The concluding chapter upon the Results of Forgiveness, is one of exceeding beauty of thought and of style. Objections might justly be made to portions of it. But we have rather felt disarmed of criticism, and disposed to present portions, of which it would be indeed faint praise to say that they are unobjectionable. The chief result of Forgiveness is a new spiritual life.

And by this we mean, not merely a new course of action and conduct, but the formation of a new vital principle. As the temporal life of man or animal consists, not merely in outward actions, but also in an invisible principle, by which those actions are prompted; so the spiritual life consists, not merely in new efforts and actions, but in the possession of a new principle, out of which these actions naturally flow. Therefore Christianity, as to its inward principle in the soul, is constantly described in the New Testament as a life. This eternal life is not merely immortality in the future world, for it is spoken of as a gift specially bestowed upon Christians as the consequence of their faith, (John iii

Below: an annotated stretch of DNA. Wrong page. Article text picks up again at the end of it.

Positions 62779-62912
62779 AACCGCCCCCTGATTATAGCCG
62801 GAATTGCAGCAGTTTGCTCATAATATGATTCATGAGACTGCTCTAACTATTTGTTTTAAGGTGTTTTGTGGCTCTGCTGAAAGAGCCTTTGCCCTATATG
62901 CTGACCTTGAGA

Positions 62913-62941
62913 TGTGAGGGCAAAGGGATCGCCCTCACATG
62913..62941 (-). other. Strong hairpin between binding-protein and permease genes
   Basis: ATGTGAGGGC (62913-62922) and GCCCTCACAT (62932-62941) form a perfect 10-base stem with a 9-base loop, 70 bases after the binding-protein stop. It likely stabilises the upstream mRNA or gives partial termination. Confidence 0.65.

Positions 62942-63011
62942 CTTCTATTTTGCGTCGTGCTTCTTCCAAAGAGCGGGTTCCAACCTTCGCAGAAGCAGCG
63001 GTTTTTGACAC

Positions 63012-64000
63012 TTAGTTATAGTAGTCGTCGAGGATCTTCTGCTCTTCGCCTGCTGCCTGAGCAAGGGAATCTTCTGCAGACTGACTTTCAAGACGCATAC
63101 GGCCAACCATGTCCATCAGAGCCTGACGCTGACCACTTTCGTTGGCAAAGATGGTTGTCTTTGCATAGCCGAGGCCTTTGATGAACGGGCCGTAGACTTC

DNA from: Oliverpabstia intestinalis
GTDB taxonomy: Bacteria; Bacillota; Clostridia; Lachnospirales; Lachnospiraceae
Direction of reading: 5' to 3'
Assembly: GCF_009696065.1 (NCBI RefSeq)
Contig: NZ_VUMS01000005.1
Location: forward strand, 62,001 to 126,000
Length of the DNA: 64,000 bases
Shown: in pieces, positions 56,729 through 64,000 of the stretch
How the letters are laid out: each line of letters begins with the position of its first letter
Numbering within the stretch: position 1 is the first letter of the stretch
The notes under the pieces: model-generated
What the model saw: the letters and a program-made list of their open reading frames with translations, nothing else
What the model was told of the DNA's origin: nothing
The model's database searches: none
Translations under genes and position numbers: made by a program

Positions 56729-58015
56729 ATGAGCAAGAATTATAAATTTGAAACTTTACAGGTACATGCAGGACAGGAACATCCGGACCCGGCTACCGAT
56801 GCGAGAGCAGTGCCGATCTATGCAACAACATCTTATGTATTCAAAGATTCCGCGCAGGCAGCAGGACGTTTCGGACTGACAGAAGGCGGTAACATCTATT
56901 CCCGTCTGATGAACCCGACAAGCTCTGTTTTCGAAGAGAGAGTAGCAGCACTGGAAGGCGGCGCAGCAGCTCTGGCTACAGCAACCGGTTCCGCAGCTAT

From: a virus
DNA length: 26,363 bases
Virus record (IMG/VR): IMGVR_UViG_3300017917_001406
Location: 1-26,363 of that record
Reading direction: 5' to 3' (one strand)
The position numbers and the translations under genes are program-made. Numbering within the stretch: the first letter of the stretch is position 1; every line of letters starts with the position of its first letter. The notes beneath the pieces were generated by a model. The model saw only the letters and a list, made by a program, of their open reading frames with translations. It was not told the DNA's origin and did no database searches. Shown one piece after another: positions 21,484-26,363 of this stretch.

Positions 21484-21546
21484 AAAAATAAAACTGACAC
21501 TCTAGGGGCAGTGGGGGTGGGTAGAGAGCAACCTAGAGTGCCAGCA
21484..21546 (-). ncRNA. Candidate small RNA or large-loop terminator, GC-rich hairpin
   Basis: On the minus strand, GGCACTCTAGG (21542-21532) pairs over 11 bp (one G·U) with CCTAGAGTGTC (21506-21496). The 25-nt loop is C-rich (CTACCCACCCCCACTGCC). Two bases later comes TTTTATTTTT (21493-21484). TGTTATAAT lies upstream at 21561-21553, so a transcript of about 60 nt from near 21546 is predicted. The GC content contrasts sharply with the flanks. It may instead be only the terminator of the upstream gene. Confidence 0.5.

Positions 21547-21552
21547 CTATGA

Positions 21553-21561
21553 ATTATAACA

, 15, vi, 47 ;) nor is it the future happiness of the good hereafter alone, for it is spoken of as something abiding in the soul here, (John vi, 54, 47, 4, 24.) The analogy of the spiritual life to temporal life appears in many particulars. As temporal life begins with our birth, so the spiritual life begins with the new birth. As the temporal life is supported by food, so the spiritual life has its food also, which is the body and blood of Christ ; in other words, his whole human history, his active and passive virtue, his energy to do, and his patience to bear; which must be not merely looked at, thought about, and remembered, but, like the food which we take into the body, become a part of ourselves. As our eartbly existence is divided into rest and labor, repose and action, night and day; so the spiritual life consists of alternations of faith and works, trust and obedience, prayer and labor, quiet waiting and active obedience. In our temporal life we are surrounded by Nature; by sky and earth; mountain, forest, and ocean; drifting clouds, falling rains, the vegetable and animal worlds; and the speaking face of man and woman. In our spiritual life we are surrounded by a Spiritual World of holy truths, gentle affections, farreaching hopes, noble aims, and sympathies wide as the world. As the vital principle of plant or bird shows itself especially in the fact of growth, so one characteristic of the spiritual life is development and progress. The largest definition, perhaps, which can be given of the term life, is DEVELOPMENT.”